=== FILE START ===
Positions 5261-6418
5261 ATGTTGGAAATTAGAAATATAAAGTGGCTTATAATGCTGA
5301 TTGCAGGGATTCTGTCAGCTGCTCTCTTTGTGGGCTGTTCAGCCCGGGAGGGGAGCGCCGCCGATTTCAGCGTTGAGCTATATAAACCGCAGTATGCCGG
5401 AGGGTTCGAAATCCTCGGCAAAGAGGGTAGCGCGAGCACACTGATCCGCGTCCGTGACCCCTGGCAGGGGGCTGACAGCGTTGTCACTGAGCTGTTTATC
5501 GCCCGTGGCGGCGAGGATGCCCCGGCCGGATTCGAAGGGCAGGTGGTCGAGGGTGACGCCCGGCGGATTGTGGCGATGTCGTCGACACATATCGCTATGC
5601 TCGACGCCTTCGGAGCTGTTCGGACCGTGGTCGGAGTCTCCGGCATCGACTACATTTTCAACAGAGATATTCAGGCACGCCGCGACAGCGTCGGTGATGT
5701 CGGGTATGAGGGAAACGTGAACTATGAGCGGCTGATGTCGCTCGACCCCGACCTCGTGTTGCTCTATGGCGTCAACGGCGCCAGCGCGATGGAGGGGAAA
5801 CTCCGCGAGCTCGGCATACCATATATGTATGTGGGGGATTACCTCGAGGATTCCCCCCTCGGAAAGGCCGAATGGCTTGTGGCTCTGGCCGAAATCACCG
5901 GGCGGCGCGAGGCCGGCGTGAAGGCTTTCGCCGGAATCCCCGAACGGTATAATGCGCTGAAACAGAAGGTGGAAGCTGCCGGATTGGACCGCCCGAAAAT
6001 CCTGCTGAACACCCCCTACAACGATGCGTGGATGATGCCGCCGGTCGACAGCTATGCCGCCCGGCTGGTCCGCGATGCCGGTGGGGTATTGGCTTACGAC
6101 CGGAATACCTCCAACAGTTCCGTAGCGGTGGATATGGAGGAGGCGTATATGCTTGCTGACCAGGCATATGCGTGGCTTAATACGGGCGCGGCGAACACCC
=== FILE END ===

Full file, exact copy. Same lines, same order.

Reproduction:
Positions 5261-6418
5261 ATGTTGGAAATTAGAAATATAAAGTGGCTTATAATGCTGA
5301 TTGCAGGGATTCTGTCAGCTGCTCTCTTTGTGGGCTGTTCAGCCCGGGAGGGGAGCGCCGCCGATTTCAGCGTTGAGCTATATAAACCGCAGTATGCCGG
5401 AGGGTTCGAAATCCTCGGCAAAGAGGGTAGCGCGAGCACACTGATCCGCGTCCGTGACCCCTGGCAGGGGGCTGACAGCGTTGTCACTGAGCTGTTTATC
5501 GCCCGTGGCGGCGAGGATGCCCCGGCCGGATTCGAAGGGCAGGTGGTCGAGGGTGACGCCCGGCGGATTGTGGCGATGTCGTCGACACATATCGCTATGC
5601 TCGACGCCTTCGGAGCTGTTCGGACCGTGGTCGGAGTCTCCGGCATCGACTACATTTTCAACAGAGATATTCAGGCACGCCGCGACAGCGTCGGTGATGT
5701 CGGGTATGAGGGAAACGTGAACTATGAGCGGCTGATGTCGCTCGACCCCGACCTCGTGTTGCTCTATGGCGTCAACGGCGCCAGCGCGATGGAGGGGAAA
5801 CTCCGCGAGCTCGGCATACCATATATGTATGTGGGGGATTACCTCGAGGATTCCCCCCTCGGAAAGGCCGAATGGCTTGTGGCTCTGGCCGAAATCACCG
5901 GGCGGCGCGAGGCCGGCGTGAAGGCTTTCGCCGGAATCCCCGAACGGTATAATGCGCTGAAACAGAAGGTGGAAGCTGCCGGATTGGACCGCCCGAAAAT
6001 CCTGCTGAACACCCCCTACAACGATGCGTGGATGATGCCGCCGGTCGACAGCTATGCCGCCCGGCTGGTCCGCGATGCCGGTGGGGTATTGGCTTACGAC
6101 CGGAATACCTCCAACAGTTCCGTAGCGGTGGATATGGAGGAGGCGTATATGCTTGCTGACCAGGCATATGCGTGGCTTAATACGGGCGCGGCGAACACCC